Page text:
It’s been 25 years since the original Jurassic Park. Do you have a favorite memory from shooting the first movie?
B.D. Wong: Well, to answer this question, I was asked by Steven Spielberg himself to be in the movie. And I always will hold that as one of those moments that I am really proud of… He had seen me in a play, and he was very warm to me on set. He was really, really gracious and was very wonderful to introduce me to everyone and all of that. So my time on the set was colored by his warmth, and it was incredible to witness that. One thing I do remember is when we see the newly born velociraptor, and it was put in Sam Neill’s hand, what the audience doesn’t know is that there was huge group of people operating it. It was all these cable running down these arms and then huddled in a corner is this big group of terrified art students, and that is what it appeared to be, but it was young people with black turtle necks and they were all articulating a different part. The neck, the arms, the left arm, the fingers, all the talons. They were all operating a different thing, and they all worked in concert with each other and made it come to life seamlessly, and his direction was very specific because the goal was to have a smooth, working life-like performance from the puppet and that was happening and wonderful behind the scenes.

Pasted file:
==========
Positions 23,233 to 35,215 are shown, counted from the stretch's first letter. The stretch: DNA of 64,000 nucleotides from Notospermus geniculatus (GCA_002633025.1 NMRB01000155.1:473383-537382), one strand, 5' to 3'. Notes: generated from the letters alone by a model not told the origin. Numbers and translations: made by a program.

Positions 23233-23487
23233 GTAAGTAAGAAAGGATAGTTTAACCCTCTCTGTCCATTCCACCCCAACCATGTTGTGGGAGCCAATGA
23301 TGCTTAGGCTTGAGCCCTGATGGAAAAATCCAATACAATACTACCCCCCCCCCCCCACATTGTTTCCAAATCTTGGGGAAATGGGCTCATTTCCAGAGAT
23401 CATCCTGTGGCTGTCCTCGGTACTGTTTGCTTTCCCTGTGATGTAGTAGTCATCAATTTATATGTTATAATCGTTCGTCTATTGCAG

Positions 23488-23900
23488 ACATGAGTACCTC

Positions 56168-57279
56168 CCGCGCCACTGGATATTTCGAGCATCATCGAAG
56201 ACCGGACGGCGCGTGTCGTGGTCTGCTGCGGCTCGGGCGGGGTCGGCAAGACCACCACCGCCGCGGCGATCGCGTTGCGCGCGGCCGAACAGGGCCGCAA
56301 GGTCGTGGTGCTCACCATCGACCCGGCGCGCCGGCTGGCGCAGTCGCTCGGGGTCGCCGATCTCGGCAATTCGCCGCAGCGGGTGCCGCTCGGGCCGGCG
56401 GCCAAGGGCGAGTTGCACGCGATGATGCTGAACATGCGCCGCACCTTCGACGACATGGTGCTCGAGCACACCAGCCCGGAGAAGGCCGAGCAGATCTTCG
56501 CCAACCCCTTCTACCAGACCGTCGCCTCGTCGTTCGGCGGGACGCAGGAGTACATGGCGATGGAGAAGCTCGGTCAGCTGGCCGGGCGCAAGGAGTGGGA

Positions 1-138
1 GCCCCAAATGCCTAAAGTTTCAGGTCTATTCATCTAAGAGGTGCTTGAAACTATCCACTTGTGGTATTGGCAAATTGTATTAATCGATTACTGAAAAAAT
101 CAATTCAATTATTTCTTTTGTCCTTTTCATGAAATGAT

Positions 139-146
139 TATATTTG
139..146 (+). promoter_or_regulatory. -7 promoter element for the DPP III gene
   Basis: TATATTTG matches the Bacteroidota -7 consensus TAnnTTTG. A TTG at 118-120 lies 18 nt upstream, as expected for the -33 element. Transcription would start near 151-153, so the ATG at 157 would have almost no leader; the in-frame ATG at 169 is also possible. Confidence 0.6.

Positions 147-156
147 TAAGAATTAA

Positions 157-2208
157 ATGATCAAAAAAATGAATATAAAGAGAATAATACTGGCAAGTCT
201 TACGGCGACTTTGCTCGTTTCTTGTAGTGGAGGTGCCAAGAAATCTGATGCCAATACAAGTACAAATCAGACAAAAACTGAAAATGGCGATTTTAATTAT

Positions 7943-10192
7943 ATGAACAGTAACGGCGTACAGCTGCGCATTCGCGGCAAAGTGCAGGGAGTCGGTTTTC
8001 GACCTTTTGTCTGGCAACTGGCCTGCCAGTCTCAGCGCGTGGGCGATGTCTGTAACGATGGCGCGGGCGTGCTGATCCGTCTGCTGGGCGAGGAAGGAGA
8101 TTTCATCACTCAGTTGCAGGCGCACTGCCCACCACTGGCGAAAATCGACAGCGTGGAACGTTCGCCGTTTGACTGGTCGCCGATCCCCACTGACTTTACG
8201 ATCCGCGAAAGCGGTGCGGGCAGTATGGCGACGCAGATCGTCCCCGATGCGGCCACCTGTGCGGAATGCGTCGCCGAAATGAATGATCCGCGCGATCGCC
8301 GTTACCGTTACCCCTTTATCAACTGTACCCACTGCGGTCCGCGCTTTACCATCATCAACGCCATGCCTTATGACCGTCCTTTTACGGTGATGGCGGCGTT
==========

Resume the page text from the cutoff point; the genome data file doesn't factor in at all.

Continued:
Why do you think Jurassic Park is still so beloved over two decades later?
B.D. Wong: The franchise is nothing like anything else in the entire world. You can make fun of it or laugh at the big, preposterous nature of it all, but innately, as human beings, our fascinations for these animals that came before us and the affection for them with the fear and the nightmare of what it might be like to stand before one. And to take a movie and make believe some even a small way is powerful. It really is entertaining. We are all in awe of them and completely terrified of them. There are only a few things we feel that way about as human beings. In all Jurassic franchise movies, there is an incredible moment when the music swells and the characters are looking in awe at the dinosaurs roaming the earth, and there is always a specific shot in all these movies of a beautiful moment of awe inspiration, then a half hour later you are watching those characters running in terror from those same animals. Those two things laying side by side so innately is intriguing to people. They keep coming back for them no matter how thinly the disguise might be. People still come back, and they want to justify why it can happen again.
A few lukcy Doritos fans can get their hands on one of the rare Jurassic Doritos from June 11t to 22 either by tweeting @Doritos or through a charity auction on eBay. B.D. is also starring in an exclusive Doritos-produced trailer.